Japan aims for 10 million quantum computing users by 2030 under Prime Minister Fumio Kishida’s “new capitalism” plan
(Asia.Nikkei) Akira Oikawa and Mao Kawano, write that “Japan plans to bring into service its first homegrown quantum computer into service by the end of March 2023 and have 10 million people using the technology by 2030.” Inside Quantum Technology summarizes their article below:
The plan will be included in Prime Minister Fumio Kishida’s signature “new capitalism” action plan, as well as in the government’s annual basic economic policy framework. The first homegrown machine will mark the first step in the ambitious plan. The government-backed Riken institute is leading development efforts. The goal is to have equipment ready for use by the end of the current fiscal year in March 2023, according to the Cabinet Office. The draft strategy sets a goal of 10 million quantum technology users by the year 2030. The number, based on how the internet became mainstream, is considered the threshold before the amount of users begins to explode.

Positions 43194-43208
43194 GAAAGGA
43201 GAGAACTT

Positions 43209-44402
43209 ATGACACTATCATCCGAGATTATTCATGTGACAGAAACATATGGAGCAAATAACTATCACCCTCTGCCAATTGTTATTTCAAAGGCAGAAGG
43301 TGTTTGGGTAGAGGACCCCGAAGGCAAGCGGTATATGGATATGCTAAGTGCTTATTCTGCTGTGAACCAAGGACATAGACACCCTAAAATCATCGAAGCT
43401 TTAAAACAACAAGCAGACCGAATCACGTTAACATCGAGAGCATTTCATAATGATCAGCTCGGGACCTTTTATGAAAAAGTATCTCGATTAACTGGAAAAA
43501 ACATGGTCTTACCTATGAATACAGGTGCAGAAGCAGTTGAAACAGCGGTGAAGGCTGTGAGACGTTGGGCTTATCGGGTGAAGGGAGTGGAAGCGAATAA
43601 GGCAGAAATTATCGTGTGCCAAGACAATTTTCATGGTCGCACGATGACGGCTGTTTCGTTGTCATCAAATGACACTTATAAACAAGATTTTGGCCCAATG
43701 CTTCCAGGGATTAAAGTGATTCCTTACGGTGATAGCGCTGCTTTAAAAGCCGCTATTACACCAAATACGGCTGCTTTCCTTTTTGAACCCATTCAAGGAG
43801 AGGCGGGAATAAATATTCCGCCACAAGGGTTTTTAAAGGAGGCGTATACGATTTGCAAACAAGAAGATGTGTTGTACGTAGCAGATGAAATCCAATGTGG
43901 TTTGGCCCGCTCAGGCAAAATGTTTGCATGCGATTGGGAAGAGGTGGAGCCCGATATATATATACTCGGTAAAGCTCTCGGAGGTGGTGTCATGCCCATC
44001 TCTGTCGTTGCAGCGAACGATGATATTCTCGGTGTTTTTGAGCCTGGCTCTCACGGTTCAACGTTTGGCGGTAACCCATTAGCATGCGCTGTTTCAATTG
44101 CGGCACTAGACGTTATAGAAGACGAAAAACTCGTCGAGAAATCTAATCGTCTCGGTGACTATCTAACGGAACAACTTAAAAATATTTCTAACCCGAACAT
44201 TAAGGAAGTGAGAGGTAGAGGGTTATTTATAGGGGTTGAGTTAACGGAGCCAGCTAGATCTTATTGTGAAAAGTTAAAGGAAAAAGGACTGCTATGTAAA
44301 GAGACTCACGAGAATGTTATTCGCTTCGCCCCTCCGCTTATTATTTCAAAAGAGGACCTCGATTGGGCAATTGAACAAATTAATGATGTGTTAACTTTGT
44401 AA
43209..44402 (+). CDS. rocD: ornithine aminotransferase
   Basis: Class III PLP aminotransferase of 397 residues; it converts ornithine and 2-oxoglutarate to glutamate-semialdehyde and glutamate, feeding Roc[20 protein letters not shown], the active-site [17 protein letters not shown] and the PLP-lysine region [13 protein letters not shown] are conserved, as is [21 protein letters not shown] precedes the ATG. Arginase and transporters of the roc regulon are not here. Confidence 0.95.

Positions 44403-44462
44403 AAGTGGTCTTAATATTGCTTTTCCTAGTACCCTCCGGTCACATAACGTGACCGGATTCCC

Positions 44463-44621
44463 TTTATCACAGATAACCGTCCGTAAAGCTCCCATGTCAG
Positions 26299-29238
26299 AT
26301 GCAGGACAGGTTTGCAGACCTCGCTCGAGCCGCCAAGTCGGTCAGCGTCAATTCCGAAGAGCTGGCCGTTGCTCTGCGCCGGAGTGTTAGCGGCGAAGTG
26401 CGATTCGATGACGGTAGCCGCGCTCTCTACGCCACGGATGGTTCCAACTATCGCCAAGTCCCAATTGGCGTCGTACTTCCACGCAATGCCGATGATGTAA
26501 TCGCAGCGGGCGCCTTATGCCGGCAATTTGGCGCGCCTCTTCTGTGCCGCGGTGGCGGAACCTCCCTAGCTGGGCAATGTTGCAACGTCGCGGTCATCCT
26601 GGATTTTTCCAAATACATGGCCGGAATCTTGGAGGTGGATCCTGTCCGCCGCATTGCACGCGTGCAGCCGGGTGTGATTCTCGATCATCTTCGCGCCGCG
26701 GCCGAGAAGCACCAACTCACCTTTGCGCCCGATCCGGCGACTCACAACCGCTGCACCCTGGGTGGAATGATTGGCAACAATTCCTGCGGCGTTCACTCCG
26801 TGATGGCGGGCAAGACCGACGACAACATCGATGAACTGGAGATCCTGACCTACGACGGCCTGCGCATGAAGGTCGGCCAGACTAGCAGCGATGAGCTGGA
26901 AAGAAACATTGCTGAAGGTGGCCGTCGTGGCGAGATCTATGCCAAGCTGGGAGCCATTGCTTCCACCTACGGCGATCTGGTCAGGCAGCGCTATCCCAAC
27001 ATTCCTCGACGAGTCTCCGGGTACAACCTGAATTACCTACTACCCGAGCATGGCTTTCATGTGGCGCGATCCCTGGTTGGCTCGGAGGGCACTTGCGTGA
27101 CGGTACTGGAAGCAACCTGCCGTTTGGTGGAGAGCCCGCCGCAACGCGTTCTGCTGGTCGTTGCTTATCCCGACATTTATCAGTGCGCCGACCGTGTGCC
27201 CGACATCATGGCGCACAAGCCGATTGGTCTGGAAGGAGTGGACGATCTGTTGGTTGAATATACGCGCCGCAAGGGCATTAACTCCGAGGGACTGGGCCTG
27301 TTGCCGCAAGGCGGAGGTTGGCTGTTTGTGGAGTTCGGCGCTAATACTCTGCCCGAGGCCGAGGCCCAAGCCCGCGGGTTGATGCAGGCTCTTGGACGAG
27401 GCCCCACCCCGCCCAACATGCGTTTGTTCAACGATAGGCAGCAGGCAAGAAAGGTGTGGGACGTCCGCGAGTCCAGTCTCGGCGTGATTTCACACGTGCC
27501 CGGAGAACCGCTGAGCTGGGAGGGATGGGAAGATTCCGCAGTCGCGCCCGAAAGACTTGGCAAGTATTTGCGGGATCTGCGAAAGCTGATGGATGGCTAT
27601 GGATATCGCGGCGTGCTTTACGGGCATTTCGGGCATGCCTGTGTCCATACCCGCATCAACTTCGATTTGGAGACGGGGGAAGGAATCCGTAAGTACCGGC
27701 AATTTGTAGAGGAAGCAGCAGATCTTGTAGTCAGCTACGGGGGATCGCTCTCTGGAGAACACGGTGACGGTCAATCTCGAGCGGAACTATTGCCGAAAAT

The government will add two new research sites to explore industrial applications to bring the total locations to 10.
One of the two will be housed at Tohoku University in Sendai, Miyagi Prefecture, on the northeastern coast of Japan. It will train personnel and support research and development. The other new site, at Okinawa Institute of Science and Technology Graduate University, will serve as a hub for advancing joint research by global scientists.
Training workers versed in using quantum computing for business applications will be necessary for promoting wide use by corporations. The draft strategy envisions support for quantum technology startups through a state-owned fund.
The strategy deems quantum computing will be at the heart of future cross-border competition for hegemony. Japan looks to boost its competitive advantage on the international stage along with its economic security. Success will depend on the participation by the private sector. The Japanese government sees wide-spread adoption of the technology by the private sector as key to keeping up with the fierce global race for technological dominance.
Sandra K. Helsel, Ph.D. has been researching and reporting on frontier technologies since 1990. She has her Ph.D. from the University of Arizona.